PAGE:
Technological advances in the oil drilling industry in the last decade have reduced the surface impact of oil and gas operations. Improvements in drilling, including directional and horizontal drilling have been the main focus. These enhancements have resulted in better recovery of hydrocarbon reserves.
Yet none of this would be possible without the ingenuity applied to the task of drilling for oil which had its origins in the early 1800s. Not to mention the huge strides forward made particularly in the 150 years or so that followed.
Join us for a potted history of oil drilling that brings us to the present day. We’ve also touched on what lies ahead in the innovative world of well drilling equipment.
Humans have been boring beneath the earth for thousands of years. It was while drilling brine wells using the spring pole method that oil was discovered. In 1802 it took the Ruffner brothers 18 months to drill through 40 feet of bedrock to a depth of 58 feet using a spring pole.
This was slow going compared to J C Rathbone’s cable tool drilling and wooden derricks with the help of a steam engine. It managed to drill an oil well to a depth of 140 feet and yielded 100 barrels of oil a day.
1882 saw the invention of rotary drilling with the use of water pumped by a windmill. A steam-driven rotary drilling rig with a double-pronged fishtail bit caused the famous nine-day gusher at Spindletop in 1901. This marked the beginning of the first Texas oil boom. The rotary drill and rig at Spindletop used a mixture of water and clay called drilling mud, discovered the year before.
The record depth recorded for a cable-tool rig is 11,145 feet. By contrast, after ten years of drilling, a rotary rig reached more than 40,000 feet on the Kola Peninsula in Russia.
The Best Bits For Oil Drilling
Rotary drilling became well established as the best technique of the day. The next breakthrough was the invention in 1909 by Howard Hughes Sr. of the twin-cone roller bit. In 1933, two engineers at Hughes’s tooling company invented the tricone bit which drilled holes straighter and faster.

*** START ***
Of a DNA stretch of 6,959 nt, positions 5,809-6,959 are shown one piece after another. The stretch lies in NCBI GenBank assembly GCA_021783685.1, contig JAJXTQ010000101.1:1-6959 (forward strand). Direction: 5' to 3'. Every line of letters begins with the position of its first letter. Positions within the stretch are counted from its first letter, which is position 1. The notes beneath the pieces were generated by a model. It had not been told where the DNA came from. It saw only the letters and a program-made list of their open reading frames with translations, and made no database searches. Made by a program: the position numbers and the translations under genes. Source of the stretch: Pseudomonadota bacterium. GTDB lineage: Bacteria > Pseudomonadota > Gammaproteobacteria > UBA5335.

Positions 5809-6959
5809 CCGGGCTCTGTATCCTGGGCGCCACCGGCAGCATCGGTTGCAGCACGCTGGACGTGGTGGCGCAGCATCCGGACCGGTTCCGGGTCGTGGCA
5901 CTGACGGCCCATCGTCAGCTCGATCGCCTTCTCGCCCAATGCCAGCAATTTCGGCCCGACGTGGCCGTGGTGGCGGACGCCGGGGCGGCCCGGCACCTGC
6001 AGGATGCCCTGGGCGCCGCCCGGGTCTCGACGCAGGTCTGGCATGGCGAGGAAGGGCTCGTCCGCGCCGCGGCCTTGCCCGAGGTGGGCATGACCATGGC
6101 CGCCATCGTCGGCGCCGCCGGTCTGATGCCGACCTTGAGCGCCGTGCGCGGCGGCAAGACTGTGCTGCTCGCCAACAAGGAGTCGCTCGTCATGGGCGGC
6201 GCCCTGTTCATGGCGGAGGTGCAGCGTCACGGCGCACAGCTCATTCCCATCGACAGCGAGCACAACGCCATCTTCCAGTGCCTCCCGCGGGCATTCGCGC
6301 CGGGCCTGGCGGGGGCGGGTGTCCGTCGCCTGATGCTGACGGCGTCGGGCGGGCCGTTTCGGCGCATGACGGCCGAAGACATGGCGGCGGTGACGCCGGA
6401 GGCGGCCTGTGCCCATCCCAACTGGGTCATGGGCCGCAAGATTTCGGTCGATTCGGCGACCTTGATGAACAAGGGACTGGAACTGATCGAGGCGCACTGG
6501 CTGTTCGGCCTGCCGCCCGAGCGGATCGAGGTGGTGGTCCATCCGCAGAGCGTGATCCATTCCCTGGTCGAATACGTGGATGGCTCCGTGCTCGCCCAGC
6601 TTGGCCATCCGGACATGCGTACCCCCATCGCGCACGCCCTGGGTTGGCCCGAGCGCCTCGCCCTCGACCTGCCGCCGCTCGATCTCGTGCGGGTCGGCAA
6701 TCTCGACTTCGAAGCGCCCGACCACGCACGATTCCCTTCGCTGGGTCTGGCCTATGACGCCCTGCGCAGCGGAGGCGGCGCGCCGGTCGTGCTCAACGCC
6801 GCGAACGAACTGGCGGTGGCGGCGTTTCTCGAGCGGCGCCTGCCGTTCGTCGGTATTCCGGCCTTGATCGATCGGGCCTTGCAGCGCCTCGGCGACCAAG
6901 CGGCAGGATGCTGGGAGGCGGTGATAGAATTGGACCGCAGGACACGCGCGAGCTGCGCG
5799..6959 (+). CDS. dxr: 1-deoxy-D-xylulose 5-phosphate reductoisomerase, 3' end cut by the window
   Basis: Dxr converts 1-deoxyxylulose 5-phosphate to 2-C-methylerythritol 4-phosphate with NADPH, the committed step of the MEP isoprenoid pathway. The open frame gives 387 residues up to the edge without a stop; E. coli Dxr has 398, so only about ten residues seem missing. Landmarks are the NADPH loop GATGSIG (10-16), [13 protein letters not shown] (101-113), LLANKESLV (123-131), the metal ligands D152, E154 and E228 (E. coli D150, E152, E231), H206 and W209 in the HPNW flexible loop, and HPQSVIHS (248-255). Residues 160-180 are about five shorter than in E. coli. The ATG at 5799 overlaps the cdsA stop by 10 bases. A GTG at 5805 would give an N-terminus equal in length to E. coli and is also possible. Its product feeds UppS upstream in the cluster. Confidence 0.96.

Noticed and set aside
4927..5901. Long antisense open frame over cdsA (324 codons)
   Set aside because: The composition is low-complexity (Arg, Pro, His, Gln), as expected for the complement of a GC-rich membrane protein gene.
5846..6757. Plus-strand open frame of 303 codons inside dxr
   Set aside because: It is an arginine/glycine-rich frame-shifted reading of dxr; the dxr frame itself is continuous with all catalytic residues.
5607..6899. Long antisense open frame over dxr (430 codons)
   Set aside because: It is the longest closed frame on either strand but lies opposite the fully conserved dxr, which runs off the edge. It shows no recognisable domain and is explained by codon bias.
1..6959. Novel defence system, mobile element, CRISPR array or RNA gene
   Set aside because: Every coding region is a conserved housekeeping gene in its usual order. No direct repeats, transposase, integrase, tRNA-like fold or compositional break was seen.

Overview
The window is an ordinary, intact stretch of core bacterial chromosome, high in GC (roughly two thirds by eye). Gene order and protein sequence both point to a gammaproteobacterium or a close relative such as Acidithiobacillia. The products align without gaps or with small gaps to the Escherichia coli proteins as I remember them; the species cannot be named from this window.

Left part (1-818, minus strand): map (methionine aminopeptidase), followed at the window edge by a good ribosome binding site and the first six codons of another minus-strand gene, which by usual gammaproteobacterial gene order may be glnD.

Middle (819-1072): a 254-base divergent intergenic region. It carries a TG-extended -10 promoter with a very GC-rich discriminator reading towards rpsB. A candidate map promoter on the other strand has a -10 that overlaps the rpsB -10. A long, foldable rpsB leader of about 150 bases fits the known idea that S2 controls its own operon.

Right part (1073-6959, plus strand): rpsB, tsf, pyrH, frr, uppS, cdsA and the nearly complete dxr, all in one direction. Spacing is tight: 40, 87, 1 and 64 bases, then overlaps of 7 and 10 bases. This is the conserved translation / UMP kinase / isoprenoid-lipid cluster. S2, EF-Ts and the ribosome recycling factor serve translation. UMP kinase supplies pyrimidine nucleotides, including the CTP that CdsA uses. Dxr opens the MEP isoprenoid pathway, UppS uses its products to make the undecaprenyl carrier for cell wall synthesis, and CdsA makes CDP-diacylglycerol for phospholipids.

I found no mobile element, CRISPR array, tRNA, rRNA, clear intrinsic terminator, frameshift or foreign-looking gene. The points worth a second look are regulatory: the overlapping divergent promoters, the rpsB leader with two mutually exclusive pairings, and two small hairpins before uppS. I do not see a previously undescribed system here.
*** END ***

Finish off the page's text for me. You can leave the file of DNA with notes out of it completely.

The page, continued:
Since then, the rotary principle has been the most frequently employed in oil drilling. This is evident even with the modern engineering and sophisticated tooling featured on kor-pak.com.
Hydraulic fracturing together with horizontal directional drilling now gets to previously inaccessible reserves. This new technology means that current and future demand for oil can probably be met.
Dry sonic drills are proving advantageous in some sites and typically experience only 1% borehole deviation. That’s one-tenth of the potential deviation of traditional rotary drill strings.
As a booming industry, oil and gas (O&G) currently has a global daily supply requirement of over 99 million barrels of crude. Demand for fossil fuels is forecast to increase by roughly 25% in the next 22 years
O&G Has AI Too
The Oil and gas industry (O&G) is benefiting enormously from automation and digital transformation. AI improves reliability and optimizes operations. It has the potential to generate serious profit.
Robotic drilling systems (RDSs) are among the most exciting tech advances. They enable a fully unmanned drill floor for both land and offshore operations. RDSs can handle pipes and tools and replace casing crews and tongs.
They have also proven they can handle machines with spinning operations. State-of-the-art oil field drilling technology now includes automated drill rigs. They are self-movable and go from one well location to the next.
Autonomously operated in-pipe inspection robots (IPIRs) detect cracks, corrosion, and major defects in pipes that halt production as a result of pipe failure. IPIRs transmit data and control signals via wireless sensor networks (WSNs).
Designed to send information to a single base station, WSNs monitor pipeline integrity. They also detect sand build-up, pipe damage, vandalism or theft, and fluid leakage.
It is now common for unmanned aerial vehicles (UAVs) to inspect tanks, pipelines, and refineries. Also known as drones, they are often operated from a ground control station.
UAVs combine robust flight control techniques, inertial navigation, data fusion, and tracking control. Drones equipped with thermal and optical cameras explore O&G reservoirs in extreme environments.
4D seismic data acquisition and enhanced computing power enable companies in O&G to capture subsurface geology and identify fossil fuel deposits with greater accuracy than before.
Forward to the Future
Oil drilling in the oil and gas industry is very technology-dependent. Demand and international competition will continue to motivate innovation. The result is the faster completion of drilling operations and ever-increasing oil and gas production. This is definitely an industry where engineering and tech will continue to forge ties into the future.